In what groups may the BMI and waist circumference classification not be applicable?

Elderly people: Interpreting the BMI and waist circumference in elderly patients requires caution. People aged 65 years or older who are overweight may not be at increased risk of health problems, whereas those who have a BMI in the low end of the normal range (between 18.5 kg/m2 and the low 20s) may be at increased risk. Thus, the normal-weight or low-risk BMI range may be higher and wider (e.g., 22–29 kg/m2) for elderly people than the range for younger adults (18.5– 24.9 kg/m2). Weight loss in elderly people, especially loss of fat-free mass, regardless of the baseline BMI, is associated with an increased risk of death. Consequently, screening for weight loss may be a more useful means of determining health risk in elderly people.

Non-white people: Although the body weight classification can be applied to all ethnic groups in Canada, health care providers should be aware of limitations in applying this classification to non-white people. A recent study involving Asian people suggested that BMI cutoffs for overweight and obesity start at 23 kg/m2 and 27 kg/m2 respectively.5 For a given BMI range and waist circumference level, black people appear to be at lower risk of health problems than white people, which suggests the need for higher cutoff levels for BMI and waist circumference to identify increased risk in black populations. In Canadian First Nations and Inuit populations, obesity and type 2 diabetes are major health problems, with over 50% of Aboriginal people having one of these conditions.6 Whether the BMI and waist circumference cutoffs used for the general population are appropriate for Aboriginal populations requires additional research.

People with healthy lifestyle habits: The BMI and waist circumference should be applied with caution in people who are physically active or have other healthy lifestyle habits, because these factors mitigate the risk associated with an increased BMI or waist circumference.

A suggested 3-step approach to using the BMI and waist circumference in clinical practice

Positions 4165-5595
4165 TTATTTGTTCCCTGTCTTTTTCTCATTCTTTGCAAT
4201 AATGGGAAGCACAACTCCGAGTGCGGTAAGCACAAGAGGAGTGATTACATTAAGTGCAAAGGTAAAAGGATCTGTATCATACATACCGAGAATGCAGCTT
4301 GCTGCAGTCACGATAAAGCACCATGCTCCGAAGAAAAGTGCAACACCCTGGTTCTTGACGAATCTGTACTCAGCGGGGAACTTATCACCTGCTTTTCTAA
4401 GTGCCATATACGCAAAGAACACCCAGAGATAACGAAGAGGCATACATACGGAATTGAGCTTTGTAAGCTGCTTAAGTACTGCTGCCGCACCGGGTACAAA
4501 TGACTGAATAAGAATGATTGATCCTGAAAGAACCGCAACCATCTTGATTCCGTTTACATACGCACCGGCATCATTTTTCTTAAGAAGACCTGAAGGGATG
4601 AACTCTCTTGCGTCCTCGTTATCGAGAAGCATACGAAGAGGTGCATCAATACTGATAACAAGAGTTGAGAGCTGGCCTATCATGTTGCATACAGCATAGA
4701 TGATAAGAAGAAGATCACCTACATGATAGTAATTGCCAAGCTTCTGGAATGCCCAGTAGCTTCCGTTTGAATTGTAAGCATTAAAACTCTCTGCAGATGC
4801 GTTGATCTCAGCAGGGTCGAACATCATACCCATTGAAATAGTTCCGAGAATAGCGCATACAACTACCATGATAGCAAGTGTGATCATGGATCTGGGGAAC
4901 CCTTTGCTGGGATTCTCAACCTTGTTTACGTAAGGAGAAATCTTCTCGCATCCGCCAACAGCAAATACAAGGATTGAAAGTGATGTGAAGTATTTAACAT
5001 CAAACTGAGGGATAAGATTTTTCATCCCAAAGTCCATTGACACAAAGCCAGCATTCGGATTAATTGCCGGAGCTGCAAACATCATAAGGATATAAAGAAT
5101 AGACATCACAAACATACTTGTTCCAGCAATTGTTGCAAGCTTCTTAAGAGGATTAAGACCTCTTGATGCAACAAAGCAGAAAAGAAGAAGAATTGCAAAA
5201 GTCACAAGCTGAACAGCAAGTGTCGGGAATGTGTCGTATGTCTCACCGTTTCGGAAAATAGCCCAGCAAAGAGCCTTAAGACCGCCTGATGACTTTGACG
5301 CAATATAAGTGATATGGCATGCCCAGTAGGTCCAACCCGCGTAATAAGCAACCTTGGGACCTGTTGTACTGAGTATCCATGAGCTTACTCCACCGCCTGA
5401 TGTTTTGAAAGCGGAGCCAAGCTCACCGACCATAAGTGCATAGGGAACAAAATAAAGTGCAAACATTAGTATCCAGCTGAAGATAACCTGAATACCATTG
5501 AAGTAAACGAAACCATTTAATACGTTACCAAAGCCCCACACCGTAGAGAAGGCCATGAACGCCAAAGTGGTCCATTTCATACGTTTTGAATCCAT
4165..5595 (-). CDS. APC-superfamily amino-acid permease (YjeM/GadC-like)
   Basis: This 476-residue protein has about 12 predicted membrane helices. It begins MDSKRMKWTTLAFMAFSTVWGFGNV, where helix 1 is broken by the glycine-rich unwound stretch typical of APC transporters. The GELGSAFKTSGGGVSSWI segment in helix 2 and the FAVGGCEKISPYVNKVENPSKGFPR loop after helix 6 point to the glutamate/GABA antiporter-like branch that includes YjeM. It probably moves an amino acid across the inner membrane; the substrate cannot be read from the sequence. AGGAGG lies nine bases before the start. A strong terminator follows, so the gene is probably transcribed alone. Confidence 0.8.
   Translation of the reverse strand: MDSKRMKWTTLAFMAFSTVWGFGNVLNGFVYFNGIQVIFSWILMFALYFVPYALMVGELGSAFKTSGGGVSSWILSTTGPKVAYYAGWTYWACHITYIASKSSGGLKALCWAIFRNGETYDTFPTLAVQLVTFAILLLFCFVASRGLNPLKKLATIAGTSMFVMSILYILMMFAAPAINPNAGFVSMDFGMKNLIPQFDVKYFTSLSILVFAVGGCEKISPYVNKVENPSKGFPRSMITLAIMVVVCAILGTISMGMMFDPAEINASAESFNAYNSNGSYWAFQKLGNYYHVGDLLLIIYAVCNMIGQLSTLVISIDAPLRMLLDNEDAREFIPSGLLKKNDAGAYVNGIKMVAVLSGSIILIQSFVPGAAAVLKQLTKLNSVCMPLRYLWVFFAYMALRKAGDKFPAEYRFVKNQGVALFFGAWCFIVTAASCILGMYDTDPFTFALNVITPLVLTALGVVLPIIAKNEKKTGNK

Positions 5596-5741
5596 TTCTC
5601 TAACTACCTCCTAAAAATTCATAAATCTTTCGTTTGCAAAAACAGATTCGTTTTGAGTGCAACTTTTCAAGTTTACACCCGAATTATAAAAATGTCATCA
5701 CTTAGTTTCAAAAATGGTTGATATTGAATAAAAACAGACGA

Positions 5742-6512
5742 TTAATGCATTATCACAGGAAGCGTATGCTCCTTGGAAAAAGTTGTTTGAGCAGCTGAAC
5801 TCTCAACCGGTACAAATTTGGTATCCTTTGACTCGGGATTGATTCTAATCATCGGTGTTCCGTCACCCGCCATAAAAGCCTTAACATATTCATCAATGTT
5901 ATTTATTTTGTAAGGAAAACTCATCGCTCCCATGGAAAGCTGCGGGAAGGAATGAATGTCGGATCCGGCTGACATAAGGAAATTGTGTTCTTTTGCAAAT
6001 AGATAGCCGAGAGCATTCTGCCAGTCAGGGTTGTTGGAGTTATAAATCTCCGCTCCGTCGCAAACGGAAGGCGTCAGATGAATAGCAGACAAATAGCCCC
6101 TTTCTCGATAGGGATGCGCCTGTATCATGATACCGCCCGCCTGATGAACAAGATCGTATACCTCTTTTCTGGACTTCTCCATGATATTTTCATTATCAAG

1. Periodic BMI and waist circumference measurement: Measurement of the BMI and waist circumference should be part of a routine health assessment to screen for overweight and obesity. Measurements should be taken at least every 2 years.
  2. Risk assessment: The assessment of a patient's risk of health problems should be based on his or her BMI and waist circumference as well as other determinants of risk (e.g., presence or absence of obesity-related disease, lifestyle habits) to establish the person's overall risk profile.
  3. Assessment of need for interventions: The patient's overall risk profile will, in turn, determine whether lifestyle interventions (e.g., balanced diet, physical activity), weight loss interventions (e.g., dietary therapy) and drug therapy (e.g., antihypertensive or lipid-lowering drugs) are warranted to reduce his or her risk of health problems.

James D. Douketis St. Joseph's Hospital Department of Medicine McMaster University Hamilton, Ont. Gilles Paradis McGill University Health Centre Montréal, Que. Heather Keller Department of Family Relations and Applied Nutrition University of Guelph Guelph, Ont. Chantal Martineau Health Canada Ottawa, Ont. For the Expert Working Group on the Canadian Guidelines for Body Weight Classification in Adults

References

1. Katzmarzyk PT. The Canadian obesity epidemic, 1985–1998. CMAJ 2002;166(8):1039-40. [PMC free article] [PubMed]
2. Janssen I, Katzmarzyk PT, Ross R. Body mass index, waist circumference, and health risk: evidence in support of current National Institutes of Health guidelines. Arch Intern Med 2002;162:2074-9. [PubMed]
3. Hu FB, Willett WC, Li T, Stampfer MJ, Colditz GA, Manson JE. Adiposity as compared with physical activity in predicting mortality among women. N Engl J Med 2004;351:2694-703. [PubMed]
4. Eckel RH, Krauss RM; for the AHA Nutrition Committee. American Heart Association call to action: obesity as a major risk factor for coronary heart disease. Circulation 1998;97:2099-100. [PubMed]
5. WHO Expert Consultation. Appropriate body-mass index for Asian populations and its implications for policy and intervention strategies. Lancet 2004;363:157-63. [PubMed]
6. Young TK, Reading J, Elias B, O'Neil JD. Type 2 diabetes mellitus in Canada's First Nations: status of an epidemic in progress. CMAJ 2000;163(5):561-6. [PMC free article] [PubMed]